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My research always starts with reading. I start to gather as much information as I can, then follow the research road to wherever it may lead. A great deal of the information I collect doesn't make it into the book, but it sits in me as a springboard for my imagination. Alongside my reading, I also do empirical research to help me fully create my world using vivid sesory detail. That can mean anything from going to a local Tai Chi class, cooking a new Chinese dish, or travelling all the way to Japan to walk through the temples and gardens.
What a fascinating (and slightly gruesome) subject. My main source of information about the world of the Chinese eunuchs was the very thorough Chinese Eunuchs, The Structure of Intimate Politics by Taisuke Mitamura (Charles E. Tuttle Company).
I used a number of books to explore the intriguing art of Feng Shui, including: Flying Star Feng Shui for the Master Practitioner by Lillian Too (Element). The Complete Illustrated Guide to Feng Shui by Lillian Too (Element). The Feng Shui Handbook, A Practical Guide to Chinese Geomancy and Environmental Harmony by Derek Walters (Thorsons).
For this novel, I travelled to Japan, Hong Kong and Singapore and visited some excellent museums that provided valuable information about every day artifacts, clothing and rituals. In particular, I found the Singapore Museum exhibitions to be helpful. They have a number of user friendly exhibitions about Asian culture, and I also found two fantastic books when I visited the Museum bookshop: Gateway to Chinese Culture (Montage Culture, Aisapac Singapore) The Forbidden City, Heart of Imperial China by Gilles Béguin and Dominique Morel (Thames and Hudson). My travels also allowed me to experience the way different cultures use public and private space, and I also got to sample a lot of beautiful food. Sometimes research can be such a hardship...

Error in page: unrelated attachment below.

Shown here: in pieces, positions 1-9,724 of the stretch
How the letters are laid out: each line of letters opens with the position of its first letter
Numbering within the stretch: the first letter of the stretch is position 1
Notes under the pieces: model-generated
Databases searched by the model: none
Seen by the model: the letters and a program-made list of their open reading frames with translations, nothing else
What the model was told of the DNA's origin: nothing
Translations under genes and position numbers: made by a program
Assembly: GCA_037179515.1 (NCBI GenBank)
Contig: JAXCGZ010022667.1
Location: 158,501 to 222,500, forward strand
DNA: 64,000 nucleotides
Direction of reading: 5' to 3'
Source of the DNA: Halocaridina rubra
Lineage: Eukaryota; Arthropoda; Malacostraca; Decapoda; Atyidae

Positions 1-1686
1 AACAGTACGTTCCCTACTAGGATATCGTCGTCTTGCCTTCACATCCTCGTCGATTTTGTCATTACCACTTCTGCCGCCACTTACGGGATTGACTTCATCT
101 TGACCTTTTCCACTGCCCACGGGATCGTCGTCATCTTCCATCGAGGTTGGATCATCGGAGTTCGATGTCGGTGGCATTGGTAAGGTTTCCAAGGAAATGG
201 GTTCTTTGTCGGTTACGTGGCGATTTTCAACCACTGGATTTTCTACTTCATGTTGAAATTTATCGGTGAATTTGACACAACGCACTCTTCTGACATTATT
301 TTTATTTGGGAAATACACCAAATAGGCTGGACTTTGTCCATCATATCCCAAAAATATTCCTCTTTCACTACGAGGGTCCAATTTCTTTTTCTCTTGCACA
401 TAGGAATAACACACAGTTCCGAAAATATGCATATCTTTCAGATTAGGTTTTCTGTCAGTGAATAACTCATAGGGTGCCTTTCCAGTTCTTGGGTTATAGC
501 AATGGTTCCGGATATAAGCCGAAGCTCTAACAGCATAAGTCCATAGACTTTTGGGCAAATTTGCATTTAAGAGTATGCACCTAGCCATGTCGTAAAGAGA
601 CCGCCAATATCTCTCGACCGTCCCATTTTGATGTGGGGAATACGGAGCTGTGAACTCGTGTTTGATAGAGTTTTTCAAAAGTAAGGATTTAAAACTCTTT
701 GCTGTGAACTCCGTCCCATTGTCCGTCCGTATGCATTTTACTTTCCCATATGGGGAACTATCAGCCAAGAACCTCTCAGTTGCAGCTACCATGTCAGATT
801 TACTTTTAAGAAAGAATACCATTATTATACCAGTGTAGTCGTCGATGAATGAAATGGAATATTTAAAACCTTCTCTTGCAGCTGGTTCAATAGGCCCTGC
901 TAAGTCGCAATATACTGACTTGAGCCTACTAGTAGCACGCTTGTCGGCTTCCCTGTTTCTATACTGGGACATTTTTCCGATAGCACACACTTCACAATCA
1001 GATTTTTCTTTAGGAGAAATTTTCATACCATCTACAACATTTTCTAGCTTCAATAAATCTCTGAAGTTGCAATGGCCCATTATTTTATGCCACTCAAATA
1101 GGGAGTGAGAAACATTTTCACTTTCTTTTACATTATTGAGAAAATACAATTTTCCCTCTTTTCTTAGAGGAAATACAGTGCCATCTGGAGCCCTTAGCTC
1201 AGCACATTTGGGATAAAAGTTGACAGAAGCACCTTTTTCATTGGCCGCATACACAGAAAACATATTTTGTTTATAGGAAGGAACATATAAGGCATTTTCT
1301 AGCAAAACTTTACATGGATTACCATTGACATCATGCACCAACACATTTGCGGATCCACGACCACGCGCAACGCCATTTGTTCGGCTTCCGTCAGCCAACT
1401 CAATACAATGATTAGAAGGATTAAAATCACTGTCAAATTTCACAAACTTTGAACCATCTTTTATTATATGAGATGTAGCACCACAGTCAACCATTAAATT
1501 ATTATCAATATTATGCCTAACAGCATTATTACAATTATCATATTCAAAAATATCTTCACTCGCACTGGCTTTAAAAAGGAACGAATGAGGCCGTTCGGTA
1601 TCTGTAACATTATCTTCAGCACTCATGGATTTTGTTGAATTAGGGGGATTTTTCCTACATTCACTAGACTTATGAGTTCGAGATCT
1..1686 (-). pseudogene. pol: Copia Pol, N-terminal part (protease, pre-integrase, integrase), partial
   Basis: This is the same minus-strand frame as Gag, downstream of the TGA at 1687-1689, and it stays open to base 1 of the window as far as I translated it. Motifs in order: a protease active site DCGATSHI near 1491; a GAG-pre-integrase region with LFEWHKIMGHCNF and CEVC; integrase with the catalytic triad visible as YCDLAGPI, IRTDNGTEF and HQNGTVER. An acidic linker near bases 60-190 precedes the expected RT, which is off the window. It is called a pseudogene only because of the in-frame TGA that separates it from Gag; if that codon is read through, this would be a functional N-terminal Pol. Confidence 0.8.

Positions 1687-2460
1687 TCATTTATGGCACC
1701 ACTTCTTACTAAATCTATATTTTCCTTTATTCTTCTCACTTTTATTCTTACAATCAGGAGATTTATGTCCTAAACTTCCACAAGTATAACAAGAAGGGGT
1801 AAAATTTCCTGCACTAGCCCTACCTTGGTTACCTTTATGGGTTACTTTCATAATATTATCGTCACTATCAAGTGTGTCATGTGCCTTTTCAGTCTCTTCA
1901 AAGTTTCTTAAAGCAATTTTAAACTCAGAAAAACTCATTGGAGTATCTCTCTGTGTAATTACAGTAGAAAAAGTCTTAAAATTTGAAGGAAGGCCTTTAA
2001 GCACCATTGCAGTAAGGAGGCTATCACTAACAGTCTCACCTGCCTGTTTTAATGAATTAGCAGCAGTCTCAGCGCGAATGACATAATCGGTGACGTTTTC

Five-Fold Happiness, Chinese concepts of luck, prosperity, longevity, happiness and wealth by Vivien Sung (Chronicle Books) was useful and a lot of fun. A great gift book too! Also very interesting was Cecilia Lindquist's beautiful book about Chinese calligraphy through the ages, China, Empire of the Written Symbol (Harvill).
For information about the forms on which I based the Staminata, I consulted Erle Montaigue’s excellent book, Internal Gung Fu, Erle Montaigue (Moon Ta-gu Books). I also took Tai Chi classes, which were very illuminating (not to mention relaxing).
The twelve dragons are based on the animals of the Chinese Horoscope. I consulted a number of books, including: The Complete Book of Chinese Horoscopes by Lori Reid (Element). Chinese Astrology, A guide to Chinese Horoscopes by D.J. Burns (Lansdowne).
The war strategy that is attributed to Xsu-Ree in my novels is mostly based on a real, ancient text called The Art of War by warrior/philosopher Sun Tzu. For my research, I used the Penguin Classic version of the text. I also found a very useful television documentary titled Art of War (produced by Four In Hand Entertainment Group, Inc) about the use of Sun Tzu's strategy in warfare across history.